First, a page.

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Five Mafia families ruled New York with a bloody fist in the 1970s and '80s, until a group of federal agents tried the unthinkable: taking them down. Gambino. Bonanno. Colombo. Lucchese. Genovese. No one dared cross the feared mob families — until one agency finally did.Watch on Netflix
The stories of the New York City Mafia are nearly as old as the city itself. The mob has been at the center of dozens if not hundreds of movies, television series and documentaries over the decades. They have been portrayed as the bad guys you love to hate and hate to love. And somehow, despite the crime and terror they rained down on the city for decades, these crime families and their bosses have become the stuff of legends. Fear City: New York vs The Mafia breaks down the how and why of the Mafia’s rise to power and eventual demise of this brand of organized crime in New York City.
Fear City opens in episode one with archived news footage from the 1970s when the Mafia’s grip on the city was at its peak. Muggings, murders and violence were the norm as the Mafia bosses of the five major crime families (the Bonanno, Lucchese, Gambino, Colombo and Genovese families) duked it out for dominance of the city’s drug and gambling trade. Due to the constraints of the law, it looked like the Mafia was untouchable until the early 1980s when a new investigation opened on the mob using RICO as its backbone.
The RICO (Racketeer Influenced and Corrupt Organizations) Act became law in 1970 and provided the elements law enforcement needed to close the loopholes that allowed organized crime to flourish in that era. Primarily, RICO allowed for the prosecution of those who ordered crimes to be committed, even if they were not hands-on involved in the crime itself. RICO also allowed law enforcement to link individual crimes together to form a more complete understanding of how organized crime families operated.
The FBI began in-depth surveillance of the five major crime families. They developed a network of informants, under cover agents and wire-tapping to build a mammoth case against the bosses of each family. Fear City breaks down the structure of the families, the techniques of the FBI investigators and the mountain of evidence compiled throughout the investigation. Unprecedented steps were taken to build not one, but five squads to investigate and collaborate during the years long investigation into the practices and crimes of the mob. And in the end, the efforts of the FBI and local law enforcement paid off and one by one the Mafia families, and Mob controlled organized crime, fell.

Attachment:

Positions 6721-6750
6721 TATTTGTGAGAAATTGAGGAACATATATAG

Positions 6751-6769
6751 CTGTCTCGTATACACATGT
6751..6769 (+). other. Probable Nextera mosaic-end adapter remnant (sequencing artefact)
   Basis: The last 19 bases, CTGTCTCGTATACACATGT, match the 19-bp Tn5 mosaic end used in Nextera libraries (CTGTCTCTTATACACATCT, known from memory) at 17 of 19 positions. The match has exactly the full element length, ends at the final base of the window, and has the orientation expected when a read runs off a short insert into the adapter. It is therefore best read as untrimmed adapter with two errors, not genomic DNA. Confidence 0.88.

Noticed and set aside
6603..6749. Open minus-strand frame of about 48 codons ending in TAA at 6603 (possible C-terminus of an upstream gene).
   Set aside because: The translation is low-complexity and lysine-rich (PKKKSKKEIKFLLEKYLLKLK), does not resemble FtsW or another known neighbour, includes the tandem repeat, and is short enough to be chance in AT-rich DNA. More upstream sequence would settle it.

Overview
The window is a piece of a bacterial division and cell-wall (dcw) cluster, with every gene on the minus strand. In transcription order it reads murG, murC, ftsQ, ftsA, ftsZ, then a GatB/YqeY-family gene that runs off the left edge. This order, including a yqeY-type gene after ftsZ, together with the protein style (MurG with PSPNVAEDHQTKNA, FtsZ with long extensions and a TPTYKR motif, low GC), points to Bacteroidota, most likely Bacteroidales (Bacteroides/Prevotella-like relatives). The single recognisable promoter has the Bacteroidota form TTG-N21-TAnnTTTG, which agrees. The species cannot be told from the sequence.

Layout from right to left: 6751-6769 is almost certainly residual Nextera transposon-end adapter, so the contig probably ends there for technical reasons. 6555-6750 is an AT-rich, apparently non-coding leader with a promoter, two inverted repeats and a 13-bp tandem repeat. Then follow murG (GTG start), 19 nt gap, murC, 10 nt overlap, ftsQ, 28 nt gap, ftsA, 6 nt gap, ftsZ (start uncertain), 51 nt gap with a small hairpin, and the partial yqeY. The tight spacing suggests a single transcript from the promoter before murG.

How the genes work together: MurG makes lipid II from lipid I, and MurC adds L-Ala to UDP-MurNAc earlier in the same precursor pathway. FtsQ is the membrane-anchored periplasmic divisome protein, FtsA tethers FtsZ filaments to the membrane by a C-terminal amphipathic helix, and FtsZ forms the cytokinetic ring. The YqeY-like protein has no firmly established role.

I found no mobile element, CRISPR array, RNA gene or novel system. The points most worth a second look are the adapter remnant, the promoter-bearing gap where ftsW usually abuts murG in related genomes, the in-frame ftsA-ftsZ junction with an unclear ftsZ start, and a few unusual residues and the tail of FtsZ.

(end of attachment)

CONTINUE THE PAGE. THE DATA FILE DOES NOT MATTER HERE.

Although there have been dozens of movies and documentaries about the Mafia, Fear City is a stand-out for the quality of research and contributors to this documentary. This story unfolds in three information-packed episodes that include a mesh of wire tap recordings and current interviews from informants and agents who were involved in the original investigation. Surveillance photos and family map graphics aid in the understanding of just how intricate these organization of these crime families were.
I am a bit of a mob-junkie. I have always been intrigued by the power the Mafia amassed and how they were brought down by the diligence of law enforcement and cooperation of informants. I have consumed more books, movies and documentaries on this topic than I can remember and Fear City ranks among the best, in my opinion. One of the most interesting additions to this docu-series that I have not seen before is commentary from the investigators detailing how they felt during the investigation. Confessions of curiosity, awe and connection to mobsters bring a level of humanity and relationship to the investigation that I have never considered before.
The only crime Fear City: New York vs The Mafia commits is cutting things too short. With only three well-paced episodes, this docu-series leaves the viewer wanting more. A fourth episode to wrap up the court case and aftermath would have made a great series a perfect series. Perhaps Netflix will consider a second season to further unpack the impact the mafia had on New York City.